Nearly 13 months after Penn State assistant football coach Jerry Sandusky was convicted on dozens of counts of child abuse crimes, Connecticut’s governor has signed a law that will impose criminal penalties on those who fail to bring allegations of such crimes to public light.
A bill signed Friday by Democratic Gov. Dannel P. Malloy, calls for certain people who are already required to report child abuse (such as school employees and police officers) to face up to one year in jail for failing to report such abuse to the state. Under current law, people who do that face a fine of up to $2,500.
The measure also creates a new crime that makes it a felony to prevent those mandated reporters from telling the state about suspected abuse. People who interfere with that reporting could face up to five years in a state prison.
Anna Doroghazi, with Connecticut’s Sexual Assault Crisis Service, told lawmakers earlier this year that the new punishments are necessary in light of the Penn State scandal and alleged abuses within the Catholic Church that went unreported for years.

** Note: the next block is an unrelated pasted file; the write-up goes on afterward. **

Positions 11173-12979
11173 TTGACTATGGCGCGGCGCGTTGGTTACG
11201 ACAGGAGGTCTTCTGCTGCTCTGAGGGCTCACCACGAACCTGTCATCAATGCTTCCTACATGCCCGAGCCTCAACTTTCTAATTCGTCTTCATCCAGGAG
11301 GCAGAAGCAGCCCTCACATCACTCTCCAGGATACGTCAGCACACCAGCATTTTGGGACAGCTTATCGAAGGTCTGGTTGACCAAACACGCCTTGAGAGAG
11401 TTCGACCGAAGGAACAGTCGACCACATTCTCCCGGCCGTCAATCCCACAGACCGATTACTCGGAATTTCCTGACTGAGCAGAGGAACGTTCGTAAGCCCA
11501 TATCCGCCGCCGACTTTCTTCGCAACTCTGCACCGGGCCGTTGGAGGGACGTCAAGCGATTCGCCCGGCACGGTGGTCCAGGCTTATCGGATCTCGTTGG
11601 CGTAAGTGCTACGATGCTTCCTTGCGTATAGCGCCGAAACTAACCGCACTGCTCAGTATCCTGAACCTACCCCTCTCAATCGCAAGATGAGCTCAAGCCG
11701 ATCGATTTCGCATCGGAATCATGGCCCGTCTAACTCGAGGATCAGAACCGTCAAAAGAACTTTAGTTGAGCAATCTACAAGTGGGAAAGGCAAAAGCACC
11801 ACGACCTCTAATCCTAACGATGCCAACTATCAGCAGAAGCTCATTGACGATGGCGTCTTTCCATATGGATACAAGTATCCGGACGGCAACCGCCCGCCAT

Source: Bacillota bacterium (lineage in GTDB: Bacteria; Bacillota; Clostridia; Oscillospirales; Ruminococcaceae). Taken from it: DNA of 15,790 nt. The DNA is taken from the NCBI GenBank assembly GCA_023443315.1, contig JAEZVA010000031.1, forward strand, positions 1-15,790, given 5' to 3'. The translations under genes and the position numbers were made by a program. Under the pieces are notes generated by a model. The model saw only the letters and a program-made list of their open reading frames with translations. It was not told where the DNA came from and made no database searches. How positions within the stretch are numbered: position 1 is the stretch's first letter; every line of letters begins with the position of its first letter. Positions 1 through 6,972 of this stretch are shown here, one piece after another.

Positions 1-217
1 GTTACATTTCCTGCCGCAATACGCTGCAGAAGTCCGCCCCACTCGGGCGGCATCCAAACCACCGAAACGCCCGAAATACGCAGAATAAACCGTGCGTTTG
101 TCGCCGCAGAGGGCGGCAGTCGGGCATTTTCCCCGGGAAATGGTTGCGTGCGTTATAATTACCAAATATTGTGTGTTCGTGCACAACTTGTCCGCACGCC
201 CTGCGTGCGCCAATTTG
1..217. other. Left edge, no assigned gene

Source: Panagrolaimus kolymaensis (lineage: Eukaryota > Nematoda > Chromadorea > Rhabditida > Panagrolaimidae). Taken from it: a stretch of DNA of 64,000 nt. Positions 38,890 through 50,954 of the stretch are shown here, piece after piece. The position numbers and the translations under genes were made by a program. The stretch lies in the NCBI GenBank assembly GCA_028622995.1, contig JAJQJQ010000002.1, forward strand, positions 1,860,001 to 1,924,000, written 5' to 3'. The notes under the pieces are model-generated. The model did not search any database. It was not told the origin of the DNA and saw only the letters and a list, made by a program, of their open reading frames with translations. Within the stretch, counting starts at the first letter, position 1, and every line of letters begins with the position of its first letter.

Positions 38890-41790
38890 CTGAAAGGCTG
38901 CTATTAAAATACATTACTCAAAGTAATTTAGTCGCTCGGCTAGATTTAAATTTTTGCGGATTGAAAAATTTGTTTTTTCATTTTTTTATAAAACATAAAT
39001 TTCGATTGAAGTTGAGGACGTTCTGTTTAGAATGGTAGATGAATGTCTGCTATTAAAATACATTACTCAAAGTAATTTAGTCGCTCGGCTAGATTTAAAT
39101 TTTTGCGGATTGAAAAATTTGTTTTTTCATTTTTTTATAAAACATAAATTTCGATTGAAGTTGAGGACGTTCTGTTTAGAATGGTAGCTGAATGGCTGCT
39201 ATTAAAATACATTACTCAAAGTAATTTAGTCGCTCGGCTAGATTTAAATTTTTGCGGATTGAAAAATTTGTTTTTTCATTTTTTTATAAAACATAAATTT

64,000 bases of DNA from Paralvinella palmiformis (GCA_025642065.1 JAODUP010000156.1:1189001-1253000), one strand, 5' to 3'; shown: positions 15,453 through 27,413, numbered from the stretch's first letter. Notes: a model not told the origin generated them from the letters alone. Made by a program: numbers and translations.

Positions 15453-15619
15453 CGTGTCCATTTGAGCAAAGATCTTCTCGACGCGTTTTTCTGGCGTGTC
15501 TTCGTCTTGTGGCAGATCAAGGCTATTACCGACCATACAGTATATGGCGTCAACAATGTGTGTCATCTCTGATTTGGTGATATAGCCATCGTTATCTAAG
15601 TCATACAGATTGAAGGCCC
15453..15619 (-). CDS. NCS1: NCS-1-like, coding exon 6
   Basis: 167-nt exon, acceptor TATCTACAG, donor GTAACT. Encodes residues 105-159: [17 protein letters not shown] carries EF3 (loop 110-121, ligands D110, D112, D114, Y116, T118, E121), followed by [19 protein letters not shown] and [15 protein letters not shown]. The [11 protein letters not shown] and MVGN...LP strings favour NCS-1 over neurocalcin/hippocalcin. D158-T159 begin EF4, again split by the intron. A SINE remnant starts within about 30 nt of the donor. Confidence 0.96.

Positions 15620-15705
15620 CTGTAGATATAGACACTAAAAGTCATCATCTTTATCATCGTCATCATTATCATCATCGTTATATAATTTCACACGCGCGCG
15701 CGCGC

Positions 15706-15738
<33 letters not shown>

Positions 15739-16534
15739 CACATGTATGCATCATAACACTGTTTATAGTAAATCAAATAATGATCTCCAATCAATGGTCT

Penn State faced significant criticism after Sandusky’s conviction after an investigative report argued that at least four school officials knew of the assistant coach’s behavior but did not report it. Two of those officials are facing criminal charges in Pennsylvania for failing to do so.
In the wake of the scandal, multiple state legislatures considered bills this year that would have increased penalties for mandated reporters who fail to do their jobs.